Multiplex PET-PCR was performed on all 2,989 samples (Figure 1). DNA extraction and performing the molecular tests took a dedicated team of three individuals about five months to complete. Most of the time was spent on DNA extraction procedure. Twelve samples had CT values <40 for both the genus and P. falciparum primers and were considered positive. A total of 316 samples had a CT value >40 by PET-PCR. These samples were retested with nested PCR and Rougemont real-time PCR and all were negative (Figure 1) by both methods. A total of 2,661 samples had a ‘no CT’ value by the PET-PCR and therefore considered negative; a subset of 218 of these negative samples were randomly selected and retested by the nested PCR and Rougemont real-time PCR. Rougemont real-time PCR produced the same results as PET-PCR, consistent with a previous demonstration showing equivalent performance [18]. However, nested PCR assay found one additional positive sample (Figure 1). The sensitivity and specificity of the PET-PCR compared to the nested PCR as a reference test was 92.3% (95% CI: 62.1-99.6%) and 100% (95% CI: 99.8-100%), respectively (Table 1).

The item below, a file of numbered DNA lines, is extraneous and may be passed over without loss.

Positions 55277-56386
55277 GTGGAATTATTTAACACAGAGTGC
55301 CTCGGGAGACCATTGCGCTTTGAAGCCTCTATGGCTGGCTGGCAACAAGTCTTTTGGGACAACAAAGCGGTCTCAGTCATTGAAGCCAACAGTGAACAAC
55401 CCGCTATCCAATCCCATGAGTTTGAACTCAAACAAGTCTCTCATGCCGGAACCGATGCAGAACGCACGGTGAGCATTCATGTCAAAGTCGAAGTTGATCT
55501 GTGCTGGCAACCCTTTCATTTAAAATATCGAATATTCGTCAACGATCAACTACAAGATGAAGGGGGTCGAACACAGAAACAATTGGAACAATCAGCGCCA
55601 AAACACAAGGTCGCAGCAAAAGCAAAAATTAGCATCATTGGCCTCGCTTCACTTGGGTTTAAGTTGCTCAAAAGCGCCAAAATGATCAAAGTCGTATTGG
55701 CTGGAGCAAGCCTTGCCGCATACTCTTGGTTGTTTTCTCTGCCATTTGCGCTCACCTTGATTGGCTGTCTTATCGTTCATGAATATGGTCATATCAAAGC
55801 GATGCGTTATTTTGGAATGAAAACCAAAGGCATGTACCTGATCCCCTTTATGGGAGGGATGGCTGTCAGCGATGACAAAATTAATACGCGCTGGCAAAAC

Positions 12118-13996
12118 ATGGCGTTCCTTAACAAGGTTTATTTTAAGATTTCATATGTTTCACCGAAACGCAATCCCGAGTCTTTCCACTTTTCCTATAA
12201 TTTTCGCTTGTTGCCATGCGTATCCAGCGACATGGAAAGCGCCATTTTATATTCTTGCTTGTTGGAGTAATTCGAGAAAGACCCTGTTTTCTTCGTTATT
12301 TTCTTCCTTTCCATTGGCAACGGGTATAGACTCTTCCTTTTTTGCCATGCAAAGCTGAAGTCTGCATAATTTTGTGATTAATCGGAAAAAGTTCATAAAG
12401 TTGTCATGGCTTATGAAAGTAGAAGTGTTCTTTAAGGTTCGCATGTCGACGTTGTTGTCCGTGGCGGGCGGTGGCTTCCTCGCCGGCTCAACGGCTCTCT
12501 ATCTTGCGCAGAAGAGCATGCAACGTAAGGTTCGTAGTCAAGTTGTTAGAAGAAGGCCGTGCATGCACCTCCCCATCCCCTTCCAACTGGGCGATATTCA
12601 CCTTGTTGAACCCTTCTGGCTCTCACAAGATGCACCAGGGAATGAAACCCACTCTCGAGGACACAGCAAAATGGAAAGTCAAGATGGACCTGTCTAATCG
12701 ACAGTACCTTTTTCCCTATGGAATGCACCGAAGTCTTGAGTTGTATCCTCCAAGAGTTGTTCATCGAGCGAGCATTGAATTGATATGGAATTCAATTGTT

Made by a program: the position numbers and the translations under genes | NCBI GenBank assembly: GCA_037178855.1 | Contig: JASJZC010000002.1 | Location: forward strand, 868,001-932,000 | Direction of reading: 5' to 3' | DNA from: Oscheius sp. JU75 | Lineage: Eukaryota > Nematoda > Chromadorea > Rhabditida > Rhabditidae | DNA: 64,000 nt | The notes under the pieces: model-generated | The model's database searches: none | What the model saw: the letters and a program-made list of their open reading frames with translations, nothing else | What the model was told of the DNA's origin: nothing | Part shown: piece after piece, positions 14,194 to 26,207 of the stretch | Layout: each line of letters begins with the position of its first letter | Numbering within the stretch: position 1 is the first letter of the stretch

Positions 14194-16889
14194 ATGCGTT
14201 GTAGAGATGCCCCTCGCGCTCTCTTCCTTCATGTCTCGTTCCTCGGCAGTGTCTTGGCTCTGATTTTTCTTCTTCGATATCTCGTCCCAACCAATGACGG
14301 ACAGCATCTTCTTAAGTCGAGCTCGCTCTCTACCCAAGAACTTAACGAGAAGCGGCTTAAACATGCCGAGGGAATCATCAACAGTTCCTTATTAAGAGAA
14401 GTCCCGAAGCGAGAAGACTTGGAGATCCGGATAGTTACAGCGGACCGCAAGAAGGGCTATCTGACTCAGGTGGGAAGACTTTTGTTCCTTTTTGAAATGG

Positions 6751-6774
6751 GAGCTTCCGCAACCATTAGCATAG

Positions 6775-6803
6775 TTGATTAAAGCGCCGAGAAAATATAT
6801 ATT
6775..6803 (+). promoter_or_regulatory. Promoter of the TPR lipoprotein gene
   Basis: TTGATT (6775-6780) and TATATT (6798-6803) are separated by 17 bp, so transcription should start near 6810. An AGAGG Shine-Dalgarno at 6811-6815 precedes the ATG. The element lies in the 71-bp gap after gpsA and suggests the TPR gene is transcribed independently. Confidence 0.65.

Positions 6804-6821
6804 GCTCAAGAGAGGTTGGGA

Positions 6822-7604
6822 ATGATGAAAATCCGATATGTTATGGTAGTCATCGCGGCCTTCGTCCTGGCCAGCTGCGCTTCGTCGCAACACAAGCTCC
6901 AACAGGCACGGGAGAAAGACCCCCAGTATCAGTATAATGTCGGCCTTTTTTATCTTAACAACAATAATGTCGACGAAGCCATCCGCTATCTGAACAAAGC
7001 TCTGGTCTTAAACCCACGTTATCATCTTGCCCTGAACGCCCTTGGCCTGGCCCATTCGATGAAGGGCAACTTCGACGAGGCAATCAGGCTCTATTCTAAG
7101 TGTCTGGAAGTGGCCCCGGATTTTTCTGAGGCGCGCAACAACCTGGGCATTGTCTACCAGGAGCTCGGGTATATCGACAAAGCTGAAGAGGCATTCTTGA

Table 1 Comparison of the PET-PCR and the nested PCR utilized in this study


The CT value of 11 of the 12 positive samples was between 34 and 38, and one sample had a CT value of 28. A hundred percent concordance for these 12 samples was found when they were tested with the Rougemont real-time PCR and nested PCR. These tests also confirmed that the 12 samples were positive for P. falciparum and no other species of malaria parasites were detected. The mean CT value of the 12 positive samples was 35.7 giving an estimated parasitaemia of approximately 39.8 parasites/μL. This demonstrates that the average parasite density in circulation in the surveyed region is low.